Yes, a puppy is clubbed to death (off-screen, with far more discretion than is afforded to several humans receiving bullets to the face). But that isn’t really why Wick goes on a killing spree. I don’t even really buy into the rationale that it’s the metaphorical meaning that Wick attaches to the puppy. I personally see this as a movie about widower working his way through the anger phase of his grief cycle in a hail of bullets. You either get on board with that or you don’t.

The well-staged fight choreography will help with that. The action looks and feels real and brutal. Elegant as it is, it also seems satisfyingly difficult. Action movies always seem to have at least one scene in which a bad-ass breaks someone’s neck with just a swift, little twist. This usually looks like it takes less effort than twisting off a bottle cap. Not here. Wick does overpower many of his enemies within seconds, but it always still manages to look like a job of work.

 

* Particularly because a convenient matinee time factored more heavily into my decision to buy a ticket than any real desire to see it.

** My first recorded sighting: 1997 in The Saint.

 

 

Tidbits

In no coherent order…

I took a trip to Savannah, an incredibly cinematic location as evidenced by the number movies that have been filmed there. I had originally intended to write a rather ambitious piece about the various movies set in Savannah, but I don’t know if that will ever actually happen. I’m such a deadbeat blogger. However, I still managed to earn a handful of film buff points on my vacation. I visited a beautifully restored, 1920s-era movie house, the Lucas Theatre. In the midst of a Mel Brooks festival, I finally saw Blazing Saddles for the first time. Young Frankenstein is probably still my favorite, but I like Blazing Saddles a lot more than I thought I would. Madeline Kahn is the bomb and always will be.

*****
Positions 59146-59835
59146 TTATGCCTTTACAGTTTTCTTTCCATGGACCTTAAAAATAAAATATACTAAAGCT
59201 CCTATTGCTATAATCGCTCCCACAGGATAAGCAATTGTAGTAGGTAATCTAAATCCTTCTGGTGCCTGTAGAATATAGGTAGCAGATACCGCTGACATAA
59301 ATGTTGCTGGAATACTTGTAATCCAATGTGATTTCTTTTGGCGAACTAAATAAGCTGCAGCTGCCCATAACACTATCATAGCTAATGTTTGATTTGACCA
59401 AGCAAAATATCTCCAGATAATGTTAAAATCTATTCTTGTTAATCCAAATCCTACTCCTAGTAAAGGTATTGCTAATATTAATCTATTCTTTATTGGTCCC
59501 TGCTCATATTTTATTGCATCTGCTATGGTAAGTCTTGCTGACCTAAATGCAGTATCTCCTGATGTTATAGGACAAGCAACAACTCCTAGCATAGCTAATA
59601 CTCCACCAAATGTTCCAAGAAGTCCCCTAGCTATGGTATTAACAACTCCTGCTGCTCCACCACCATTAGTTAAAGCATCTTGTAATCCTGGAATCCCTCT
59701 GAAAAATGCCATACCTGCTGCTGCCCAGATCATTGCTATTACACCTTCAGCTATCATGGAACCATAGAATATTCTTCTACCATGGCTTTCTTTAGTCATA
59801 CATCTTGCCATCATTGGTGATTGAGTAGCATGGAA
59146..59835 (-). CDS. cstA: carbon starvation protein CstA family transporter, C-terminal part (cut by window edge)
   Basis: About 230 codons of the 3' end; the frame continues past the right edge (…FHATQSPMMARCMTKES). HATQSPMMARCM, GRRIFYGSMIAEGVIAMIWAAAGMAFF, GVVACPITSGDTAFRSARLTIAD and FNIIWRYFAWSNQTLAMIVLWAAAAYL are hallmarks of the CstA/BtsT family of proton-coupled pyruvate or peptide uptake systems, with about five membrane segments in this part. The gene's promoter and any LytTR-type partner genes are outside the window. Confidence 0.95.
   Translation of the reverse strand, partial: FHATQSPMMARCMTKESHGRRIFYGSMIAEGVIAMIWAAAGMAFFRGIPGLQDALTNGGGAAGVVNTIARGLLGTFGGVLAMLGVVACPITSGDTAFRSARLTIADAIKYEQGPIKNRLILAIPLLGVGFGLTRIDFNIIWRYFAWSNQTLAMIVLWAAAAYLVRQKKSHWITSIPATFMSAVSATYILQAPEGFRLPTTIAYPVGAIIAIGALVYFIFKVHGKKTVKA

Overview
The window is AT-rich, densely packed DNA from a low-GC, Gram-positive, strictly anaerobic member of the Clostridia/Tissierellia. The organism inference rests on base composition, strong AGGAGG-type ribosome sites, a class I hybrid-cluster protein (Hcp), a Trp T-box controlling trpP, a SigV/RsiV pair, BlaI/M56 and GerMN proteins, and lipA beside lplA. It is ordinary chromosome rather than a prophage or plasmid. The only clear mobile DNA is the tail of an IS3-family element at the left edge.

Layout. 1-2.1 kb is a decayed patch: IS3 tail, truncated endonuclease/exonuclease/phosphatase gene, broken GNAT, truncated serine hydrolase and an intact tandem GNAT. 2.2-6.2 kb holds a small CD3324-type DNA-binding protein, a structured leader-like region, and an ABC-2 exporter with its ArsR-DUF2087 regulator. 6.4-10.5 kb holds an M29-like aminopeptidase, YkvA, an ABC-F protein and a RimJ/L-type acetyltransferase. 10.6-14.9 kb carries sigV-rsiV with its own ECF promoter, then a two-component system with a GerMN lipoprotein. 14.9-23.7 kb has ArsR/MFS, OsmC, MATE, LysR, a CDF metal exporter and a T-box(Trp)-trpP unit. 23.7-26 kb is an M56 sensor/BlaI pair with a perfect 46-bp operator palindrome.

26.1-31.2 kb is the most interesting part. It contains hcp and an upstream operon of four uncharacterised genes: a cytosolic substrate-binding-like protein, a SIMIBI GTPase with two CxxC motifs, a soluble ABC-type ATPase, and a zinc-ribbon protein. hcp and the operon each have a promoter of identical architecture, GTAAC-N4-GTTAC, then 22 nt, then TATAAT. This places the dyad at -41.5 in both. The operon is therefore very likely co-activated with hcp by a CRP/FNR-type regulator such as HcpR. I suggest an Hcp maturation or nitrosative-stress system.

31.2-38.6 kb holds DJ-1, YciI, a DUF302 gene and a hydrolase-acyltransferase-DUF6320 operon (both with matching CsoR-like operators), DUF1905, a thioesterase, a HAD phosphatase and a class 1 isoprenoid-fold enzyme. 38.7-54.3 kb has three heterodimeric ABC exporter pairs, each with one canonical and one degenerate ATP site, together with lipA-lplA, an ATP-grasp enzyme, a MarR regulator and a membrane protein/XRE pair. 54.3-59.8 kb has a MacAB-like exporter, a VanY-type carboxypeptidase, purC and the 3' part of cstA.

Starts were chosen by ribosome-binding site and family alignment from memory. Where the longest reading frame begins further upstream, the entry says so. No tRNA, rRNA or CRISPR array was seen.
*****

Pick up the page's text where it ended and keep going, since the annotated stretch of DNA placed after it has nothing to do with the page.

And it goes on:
I’ve been watching Penny Dreadful on Showtime. I really love premium cable television series because they frequently cater to my minimal attention span with super-short seasons. Even I can commit to eight episodes. Penny Dreadful is wonderfully atmospheric and features some top-shelf performances, particularly by Eva Green. I’m not obsessed with it or anything, but I do find it entertaining enough to keep watching. The finale airs tonight, and if they don’t completely drop the ball, I expect to tune in for its second season. But I do wonder if it can maintain its grip on its audience after the novelty wears off. In the meantime, I’ve also been quite enjoying the episode recaps on The Mary Sue.

The “found-footage” trope continues to pursue its doctrine of manifest destiny. Now the darkness is creeping even into kids’ movies. Good luck with that, parents. Hope you remember to take an air sickness bag.

I really looked forward to Edge of Tomorrow, but it wound up a mixed bag. Most of it I did enjoy. It delivered fairly on the trailer, but the ending wussed out harder than Tom Cruise does at the beginning. It reminded me heavily of the way Source Code (a movie I also mostly admired) went for the super-happy-joy-joy ending when going out on a bittersweet note might have served the material better.